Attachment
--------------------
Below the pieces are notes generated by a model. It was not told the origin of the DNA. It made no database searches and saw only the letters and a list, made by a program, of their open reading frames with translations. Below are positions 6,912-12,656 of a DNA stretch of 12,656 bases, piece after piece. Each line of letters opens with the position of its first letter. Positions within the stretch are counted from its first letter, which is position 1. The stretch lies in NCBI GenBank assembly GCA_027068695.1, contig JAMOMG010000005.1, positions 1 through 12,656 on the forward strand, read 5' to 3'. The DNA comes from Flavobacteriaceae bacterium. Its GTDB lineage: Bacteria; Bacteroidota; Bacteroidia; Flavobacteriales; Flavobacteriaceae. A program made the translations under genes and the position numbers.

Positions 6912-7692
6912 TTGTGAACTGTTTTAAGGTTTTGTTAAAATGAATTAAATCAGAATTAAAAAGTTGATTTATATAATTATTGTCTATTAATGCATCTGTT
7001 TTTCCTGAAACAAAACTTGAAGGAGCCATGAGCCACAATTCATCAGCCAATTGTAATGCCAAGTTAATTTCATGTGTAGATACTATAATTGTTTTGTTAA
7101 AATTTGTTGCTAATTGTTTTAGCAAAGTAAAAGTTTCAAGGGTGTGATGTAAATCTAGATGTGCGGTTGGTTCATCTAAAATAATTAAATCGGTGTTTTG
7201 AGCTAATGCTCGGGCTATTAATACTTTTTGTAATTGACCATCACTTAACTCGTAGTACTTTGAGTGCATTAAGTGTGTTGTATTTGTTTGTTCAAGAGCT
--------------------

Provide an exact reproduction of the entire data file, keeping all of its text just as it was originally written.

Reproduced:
Below the pieces are notes generated by a model. It was not told the origin of the DNA. It made no database searches and saw only the letters and a list, made by a program, of their open reading frames with translations. Below are positions 6,912-12,656 of a DNA stretch of 12,656 bases, piece after piece. Each line of letters opens with the position of its first letter. Positions within the stretch are counted from its first letter, which is position 1. The stretch lies in NCBI GenBank assembly GCA_027068695.1, contig JAMOMG010000005.1, positions 1 through 12,656 on the forward strand, read 5' to 3'. The DNA comes from Flavobacteriaceae bacterium. Its GTDB lineage: Bacteria; Bacteroidota; Bacteroidia; Flavobacteriales; Flavobacteriaceae. A program made the translations under genes and the position numbers.

Positions 6912-7692
6912 TTGTGAACTGTTTTAAGGTTTTGTTAAAATGAATTAAATCAGAATTAAAAAGTTGATTTATATAATTATTGTCTATTAATGCATCTGTT
7001 TTTCCTGAAACAAAACTTGAAGGAGCCATGAGCCACAATTCATCAGCCAATTGTAATGCCAAGTTAATTTCATGTGTAGATACTATAATTGTTTTGTTAA
7101 AATTTGTTGCTAATTGTTTTAGCAAAGTAAAAGTTTCAAGGGTGTGATGTAAATCTAGATGTGCGGTTGGTTCATCTAAAATAATTAAATCGGTGTTTTG
7201 AGCTAATGCTCGGGCTATTAATACTTTTTGTAATTGACCATCACTTAACTCGTAGTACTTTGAGTGCATTAAGTGTGTTGTATTTGTTTGTTCAAGAGCT